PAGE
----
Mokohinau Islands

By Alex Stammers

Lying off New Zealands north east coast between the Poor Knights Islands and Great Barrier Island is a group of volcanic islands called the Mokohinaus. They are rarely visited by divers but offer some of the best diving in New Zealand.

The Mokohinau Islands are exposed to the same East Auckland current that sweeps through the Poor Knights and down the coast, bringing with it a rich diversity of life and at times, outstanding visibility. When I first visited the islands, I was amazed at how spread out they were compared to their well known counterpart the Poor Knights. The islands are separated into three main groups; Grouper Island to the north is a large rocky island rising from the depths with vertical walls; the islands of Burgess, Hokoromea and Atihau Islands make up a tight cluster of islands in the middle, and laying to the south are Fannal Island and Simpson Rock, that total an area at around 35 km or 19 nautical miles.

Our first dive site was a narrow deep canyon that ran into Burgess Island. The sea was calm enough for a swim onto the open ocean side of the island. As I descended into blue water, I was met by a large school of demoiselle which swam out to meet me from the shelter of a vertical wall.

Swimming on the open ocean side of the island, I was met by a colourful school of pink maomao, which huddled together against unseen predators. Whilst on the wall, several grey moray eels swam freely in and out of the nooks and crannies. As I followed one eel, it led me past a rarely seen Spanish lobster clinging to a ledge.


I was able to get a close up photo of its eye – unlike its cousin the crayfish which would have detected me with its feelers and retreated, the Spanish lobster did not move, allowing several shots. Returning towards the cannon, I scanned the wall for more subjects; a glimpse of pink stood out from a hole in the reef.  Moving closer revealed a large pink scorpion fish resting within. I was just placing my camera before it when movement next to the pink scorpion fish caught my eye. A red scorpion fish sat staring at me, looking quite annoyed that I was disturbing them. I managed a couple of photos before the pink fish made a quick exit stage left and disappeared along the wall. As I swam away the remaining scorpion fish glared back at me, looking a deeper shade of red.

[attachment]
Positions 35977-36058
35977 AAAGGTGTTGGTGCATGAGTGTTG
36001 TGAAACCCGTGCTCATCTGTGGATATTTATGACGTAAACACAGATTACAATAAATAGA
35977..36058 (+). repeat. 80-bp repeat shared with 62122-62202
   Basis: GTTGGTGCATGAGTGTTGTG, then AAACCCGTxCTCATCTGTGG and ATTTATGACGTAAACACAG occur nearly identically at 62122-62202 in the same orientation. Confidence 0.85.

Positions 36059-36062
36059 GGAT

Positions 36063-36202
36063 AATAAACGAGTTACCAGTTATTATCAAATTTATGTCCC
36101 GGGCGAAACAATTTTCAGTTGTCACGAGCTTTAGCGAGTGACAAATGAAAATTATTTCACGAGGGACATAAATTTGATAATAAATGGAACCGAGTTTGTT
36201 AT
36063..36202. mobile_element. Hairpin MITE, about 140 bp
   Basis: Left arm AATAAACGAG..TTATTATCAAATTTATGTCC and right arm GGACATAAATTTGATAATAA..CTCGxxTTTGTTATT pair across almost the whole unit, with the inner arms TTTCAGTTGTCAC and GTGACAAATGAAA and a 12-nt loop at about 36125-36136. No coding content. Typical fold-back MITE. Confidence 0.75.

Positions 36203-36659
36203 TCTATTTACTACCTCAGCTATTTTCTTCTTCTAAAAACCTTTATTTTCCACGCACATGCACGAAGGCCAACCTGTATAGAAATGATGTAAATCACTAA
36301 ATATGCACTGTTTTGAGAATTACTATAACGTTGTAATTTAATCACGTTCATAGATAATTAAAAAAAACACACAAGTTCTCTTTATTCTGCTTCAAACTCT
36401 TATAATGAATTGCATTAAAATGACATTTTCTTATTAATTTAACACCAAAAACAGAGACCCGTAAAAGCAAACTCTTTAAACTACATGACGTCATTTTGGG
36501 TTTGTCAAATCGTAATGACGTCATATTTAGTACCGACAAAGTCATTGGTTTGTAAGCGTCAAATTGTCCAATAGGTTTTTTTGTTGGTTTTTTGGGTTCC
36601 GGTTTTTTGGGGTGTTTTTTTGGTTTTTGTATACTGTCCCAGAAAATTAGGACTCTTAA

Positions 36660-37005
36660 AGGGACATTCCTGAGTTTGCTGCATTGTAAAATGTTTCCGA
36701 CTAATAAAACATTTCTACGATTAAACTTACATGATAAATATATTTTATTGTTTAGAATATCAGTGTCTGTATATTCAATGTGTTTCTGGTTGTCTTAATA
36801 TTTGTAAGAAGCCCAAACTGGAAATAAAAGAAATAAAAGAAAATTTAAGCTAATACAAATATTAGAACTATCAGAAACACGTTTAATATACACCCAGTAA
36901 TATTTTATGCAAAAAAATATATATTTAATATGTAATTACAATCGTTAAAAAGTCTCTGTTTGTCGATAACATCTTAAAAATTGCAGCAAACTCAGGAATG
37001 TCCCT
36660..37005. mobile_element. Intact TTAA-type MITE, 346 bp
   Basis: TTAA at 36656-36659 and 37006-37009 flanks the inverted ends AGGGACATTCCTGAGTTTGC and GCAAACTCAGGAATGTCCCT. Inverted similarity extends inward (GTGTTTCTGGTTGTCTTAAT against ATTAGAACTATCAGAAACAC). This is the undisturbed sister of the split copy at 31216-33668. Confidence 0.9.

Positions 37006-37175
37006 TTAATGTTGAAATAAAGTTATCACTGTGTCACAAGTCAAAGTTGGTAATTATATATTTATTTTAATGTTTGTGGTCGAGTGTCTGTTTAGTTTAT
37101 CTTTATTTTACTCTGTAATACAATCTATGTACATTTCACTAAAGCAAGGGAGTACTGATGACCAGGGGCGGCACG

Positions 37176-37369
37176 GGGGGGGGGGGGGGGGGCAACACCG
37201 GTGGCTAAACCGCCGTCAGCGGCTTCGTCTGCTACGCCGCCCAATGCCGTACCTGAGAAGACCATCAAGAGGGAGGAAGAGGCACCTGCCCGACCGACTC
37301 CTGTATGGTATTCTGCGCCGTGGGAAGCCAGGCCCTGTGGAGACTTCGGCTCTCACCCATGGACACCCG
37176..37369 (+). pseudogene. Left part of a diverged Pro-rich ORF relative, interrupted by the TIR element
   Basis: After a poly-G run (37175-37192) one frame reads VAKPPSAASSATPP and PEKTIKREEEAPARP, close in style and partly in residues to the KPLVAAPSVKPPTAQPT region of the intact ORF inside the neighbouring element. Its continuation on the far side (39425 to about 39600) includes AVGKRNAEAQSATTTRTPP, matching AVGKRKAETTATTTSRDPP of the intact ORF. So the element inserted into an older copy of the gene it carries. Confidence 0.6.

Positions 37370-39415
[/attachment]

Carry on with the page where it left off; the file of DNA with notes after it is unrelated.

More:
Rounding the corner and swimming into the canyon the terrain presented a tie-dyed colour wall of reds, oranges and yellow sponge life, dotted with the odd blue eyed triple fin fish sitting amongst, adding to the colour.

Our second dive took us into a sheltered cove within Burgess Island. Pohutukawa trees reached over the cove adding shelter from the February sun. Descending below the boat, a shallow and healthy kelp forest tumbled down to a sand gully and rocky reef. Sanddagger wrasse and pig fish swam around us. Over the sand a lone eagle ray flew past, beating its wings in retreat from approaching divers.  Amongst kelp covered reef several cray fish hid from the invading divers. A wall of kelp hid a school of bait fish, which swam in fluid movement amongst the fronds.



Nearing the end of the dive, I swam a metre below the surface along the side of the island underneath the Pohutukawa trees. Peering into a tangled forest of waving weed, I discovered a large scorpion fish nestled within, waiting for a unsuspecting fish to ambush.

As our dive boat began the return journey to the mainland, I found myself regarding the islands diving potential as on a par with the Poor Knights. The islands offer the same topography with numerous outcrops, pins and rocky reefs, where vertical cliffs drop away into the deep blue waters. Around the islands both above and below are caves and arches for exploration.

The Mokohinaus is a great New Zealand dive site for the photographer offering rich and abundant marine life.  If hunting and collecting is your passion crayfish are not as abundant as other islands near by. Spearos will also find rich pickings amongst the islands, with plenty of massive snapper and kingfish and pelagic species passing through in the summer months.

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